It’s not easy being the middle child. You’re not the precocious youngster, nor are you the trendsetting elder. For Bradley Constant, who portrays the middle child of the three Young Rock incarnations of Dwayne Johnson, the effect is much the same as he is tasked with playing Dwayne in his in between years: on the move but not sure where he’s headed.
At a recent online Young Rock media day, SlamWrestling.net was able to speak with Constant about the different feel of filming the second season of the show, his admiration for his co-stars that are getting into the ring, and how he can relate to some of the things that Dwayne is going through in his time.
For Constant, whose previous acting credits were mostly in short films as he finds his footing in the business, one of the things he was most excited for was getting a chance to expand on what he had created within the character in season one. “(In season one), there were the nerves of really feeling out the character and kind of getting comfortable,” he explains. “I remember flying over (to Australia begin season two), and I’m not even nervous, man — we’ve done this already, you know? But there were a lot more challenges this season than I anticipated.”
Some of those challenges, including the pragmatic issues of filming once again in Australia, actually helped Constant to inform his acting. “I miss being home a little bit more,” he admits. “I think that also really coincided with what my character was going through. That’s a big thing for Dwayne in my era, he’s having just left Hawaii, he’s staying in Nashville and his dad’s on the road, finding a new place and being comfortable. I’m channeling that feeling this year, which was a lot more present than it was last year.”
Constant’s role as Dwayne Johnson in 1987 does indeed find him living less of a glamorous life than Johnson did a few years earlier when his dad was a WWF Tag Team Champion with Tony Atlas as The Soul Patrol. He is seeing a different side of his father, who is still clinging to the hopes of a big comeback that would never comes to pass, and he’s witnessing the stress that it’s putting on the relationship between his parents Rocky (Joseph Lee Anderson) and Ata (Stacey Leilua). Still, if Dwayne was feeling the stress from all of this, it doesn’t come across that way in the show as he’s riding high on teenaged confidence. The same could be said for Constant, who doesn’t seem to wear whatever weight may come from being tasked with playing this part.
At this point in the interview session, it’s worth noting that Uli Latukefu, who plays Dwayne Johnson at around 25 years old, chimes in that “Bradley is beyond chill,” noting that he feels more stressed about his performance than his younger co-star seems to be. Constant laughs at this comment, but he does admit that any nerves give way to the thrill of being a part of this show. “There’s so much excitement,” he says with a tone to match. “I know for me while we were filming, whenever a new person would land and arrive at the hotel, I’d see who they are and I instantly knew who they were playing.”
“Even last season, I would always go watch these guys (playing wrestlers) on set,” he continues. “I watched wrestling when I was little, and then there was a gap up until recently, of course, when I booked this to get back into wrestling. But I like learning a lot more about the older guys. I was born in 1998 and I didn’t know who Rocky Johnson was, you know? I know that people watching it will feel (that excitement) too. The story lines, I think, will surprise people. I don’t think people are really going to expect what’s happening in each era.”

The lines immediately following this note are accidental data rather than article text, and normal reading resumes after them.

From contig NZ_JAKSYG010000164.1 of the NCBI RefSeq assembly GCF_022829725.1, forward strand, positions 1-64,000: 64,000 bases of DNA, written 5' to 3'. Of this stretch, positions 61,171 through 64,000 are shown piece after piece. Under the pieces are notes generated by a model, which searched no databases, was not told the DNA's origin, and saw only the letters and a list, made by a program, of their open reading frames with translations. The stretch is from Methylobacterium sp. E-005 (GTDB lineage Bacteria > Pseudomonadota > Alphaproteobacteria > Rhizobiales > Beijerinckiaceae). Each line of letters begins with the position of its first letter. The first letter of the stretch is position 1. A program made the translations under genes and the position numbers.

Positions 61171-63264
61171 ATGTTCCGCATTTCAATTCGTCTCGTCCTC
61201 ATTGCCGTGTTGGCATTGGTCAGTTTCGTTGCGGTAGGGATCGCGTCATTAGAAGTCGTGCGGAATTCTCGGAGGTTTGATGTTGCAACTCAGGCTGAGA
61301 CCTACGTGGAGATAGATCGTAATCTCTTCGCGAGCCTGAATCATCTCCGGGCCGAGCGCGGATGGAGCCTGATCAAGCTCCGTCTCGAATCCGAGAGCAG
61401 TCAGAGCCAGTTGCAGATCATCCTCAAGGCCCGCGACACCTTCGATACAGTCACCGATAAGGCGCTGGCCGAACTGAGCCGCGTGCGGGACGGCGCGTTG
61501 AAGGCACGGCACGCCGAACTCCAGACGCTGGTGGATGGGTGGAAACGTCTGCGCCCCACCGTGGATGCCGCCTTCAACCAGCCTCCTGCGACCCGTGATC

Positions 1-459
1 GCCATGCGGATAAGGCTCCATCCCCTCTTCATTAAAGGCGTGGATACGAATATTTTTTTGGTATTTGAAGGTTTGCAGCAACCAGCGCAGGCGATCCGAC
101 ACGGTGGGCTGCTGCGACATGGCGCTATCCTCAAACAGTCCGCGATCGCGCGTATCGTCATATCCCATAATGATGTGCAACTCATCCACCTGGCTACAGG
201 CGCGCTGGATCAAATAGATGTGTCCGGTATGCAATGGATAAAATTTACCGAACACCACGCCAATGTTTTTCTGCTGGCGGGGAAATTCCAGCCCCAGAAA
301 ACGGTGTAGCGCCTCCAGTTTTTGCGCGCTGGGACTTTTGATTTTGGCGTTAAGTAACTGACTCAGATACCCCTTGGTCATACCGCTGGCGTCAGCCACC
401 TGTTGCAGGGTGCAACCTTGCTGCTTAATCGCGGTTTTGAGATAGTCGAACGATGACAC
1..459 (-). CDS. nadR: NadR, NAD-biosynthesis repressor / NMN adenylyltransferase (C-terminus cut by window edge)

Another effect of being the middle child in the series: Constant is the only version of young Dwayne that hasn’t gotten into the ring yet. The eldest, Latukefu, has just started his journey towards the WWF, while young Adrian Groulx has made it into a dream sequence that had him tagging with his father. Barring some kind of scenario like that, Constant is happy enough to watch from afar. “Some of them may be just actors who have never done it before,” he says of the actors doing all of their own wrestling stunts in the show. “But they’re going in there and giving it their all, and it’s crazy — especially to be doing that and doing your lines and all these things at the same time. These guys are really pouring everything they have into it and it’s so fun to watch.”
The other person that Constant has his eye on is, understandably, Dwayne Johnson. As someone at the beginning of what he hopes to be a long career, he is paying careful attention to how Johnson has crafted himself something of an entertainment empire. “I think for me, it’s just how he can tackle all these things, conquering one thing and then also conquering another, but still having time for your family and not getting too over-absorbed,” he replies when questioned on what impresses him the most about The Rock. “We all have ideas of things we want to do, but sometimes, while I’m just filming the show, I feel bad that I haven’t texted my brother in a few days. So, I don’t know how he can balance all those things at once and still have time for the people that are the reason he is who he is today. I think that’s got to say a lot about who he is.”
Stay tuned to SlamWrestling.net for further interviews with the cast and crew of Young Rock, along with episode reviews.
- NBC’s Young Rock page
- Dwayne ‘The Rock’ Johnson and family story archive
- Slam Wrestling’s Young Rock review and interview archive